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Ohio Senator Forced to Withdraw Oppressive Homeschool Bill

Homeschoolers won a major victory in Ohio last week when a state senator was forced to withdraw a controversial homeschooling bill that would have subjected homeschooling parents to a host of oppressive regulations.

Calling it the "'Worst Ever' Homeschool Bill", EAGNews.org is reporting that Ohio state senator Capri Cafaro (D) withdrew Senate Bill 248, also known as "Teddy's Law," after suffering severe backlash from constituents.

“SB 248 was never meant to be a policy debate about educating children in the home,” Cafaro explained. “It was meant to address weaknesses in the law pertaining to child protection. Unfortunately, the true intent of the bill to curtail child abuse has been eclipsed by the issue of home schooling.”

As we reported on December 19, Cafaro introduced the bill in response to the tragic death of Theodore "Teddy" Foltz-Tedesco, a 14 year old boy who was tortured and beaten to death by a man who was dating his mother. Teddy's mother, Shain Widdersheim, withdrew her son from school after teachers began to suspect the abuse and claimed she was going to homeschool him.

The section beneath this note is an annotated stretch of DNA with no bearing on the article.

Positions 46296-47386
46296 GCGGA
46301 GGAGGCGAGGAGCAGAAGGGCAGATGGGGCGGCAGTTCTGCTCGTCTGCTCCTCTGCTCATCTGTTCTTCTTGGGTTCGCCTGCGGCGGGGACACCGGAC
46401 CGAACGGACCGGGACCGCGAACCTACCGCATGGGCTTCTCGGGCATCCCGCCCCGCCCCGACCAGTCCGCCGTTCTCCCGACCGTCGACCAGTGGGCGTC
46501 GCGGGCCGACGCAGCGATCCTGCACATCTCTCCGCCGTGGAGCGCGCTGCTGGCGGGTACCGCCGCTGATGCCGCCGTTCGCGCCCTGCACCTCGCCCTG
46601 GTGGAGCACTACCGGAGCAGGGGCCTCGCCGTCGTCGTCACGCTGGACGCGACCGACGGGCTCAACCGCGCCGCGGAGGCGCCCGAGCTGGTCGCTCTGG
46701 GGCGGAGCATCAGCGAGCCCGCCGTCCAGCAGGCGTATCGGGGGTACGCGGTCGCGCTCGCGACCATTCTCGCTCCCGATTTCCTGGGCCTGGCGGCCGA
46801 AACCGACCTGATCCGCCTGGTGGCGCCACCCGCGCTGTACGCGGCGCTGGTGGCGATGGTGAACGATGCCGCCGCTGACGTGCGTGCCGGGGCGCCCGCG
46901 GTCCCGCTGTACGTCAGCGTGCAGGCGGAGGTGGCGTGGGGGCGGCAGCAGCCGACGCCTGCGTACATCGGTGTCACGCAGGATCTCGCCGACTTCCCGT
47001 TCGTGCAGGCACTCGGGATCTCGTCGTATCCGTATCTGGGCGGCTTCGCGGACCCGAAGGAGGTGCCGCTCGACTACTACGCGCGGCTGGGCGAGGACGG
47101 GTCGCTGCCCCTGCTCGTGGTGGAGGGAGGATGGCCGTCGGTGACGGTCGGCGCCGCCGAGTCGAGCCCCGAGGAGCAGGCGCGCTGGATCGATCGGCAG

For some reason, Cafari reacted to the murder by crafting  a bill that essentially blamed homeschooling for the murder of the boy. It required all prospective homeschooling parents to be subjected to in-home interviews by state officials, separate interviews with children and extensive background checks. Any parent who failed to meet whatever standards were being imposed by local social workers would then be subjected to a further round of investigations conducted by the federal government.

Citizens from around the country reacted with outrage to the bill and Cafaro, who is the daughter of a wealthy real estate tycoon, was forced to withdraw it.

“After consultation with Teddy’s family, we have collectively decided the best course of action is for me to withdraw SB 248, and instead pursue a more comprehensive approach to address the current challenges in the state’s social service and criminal justice system,” Cafaro’s statement also said, according to EAGnews.

Cafaro, 36, ran for U.S. Congress twice and lost and was appointed to a seat in the Ohio senate in 2007.

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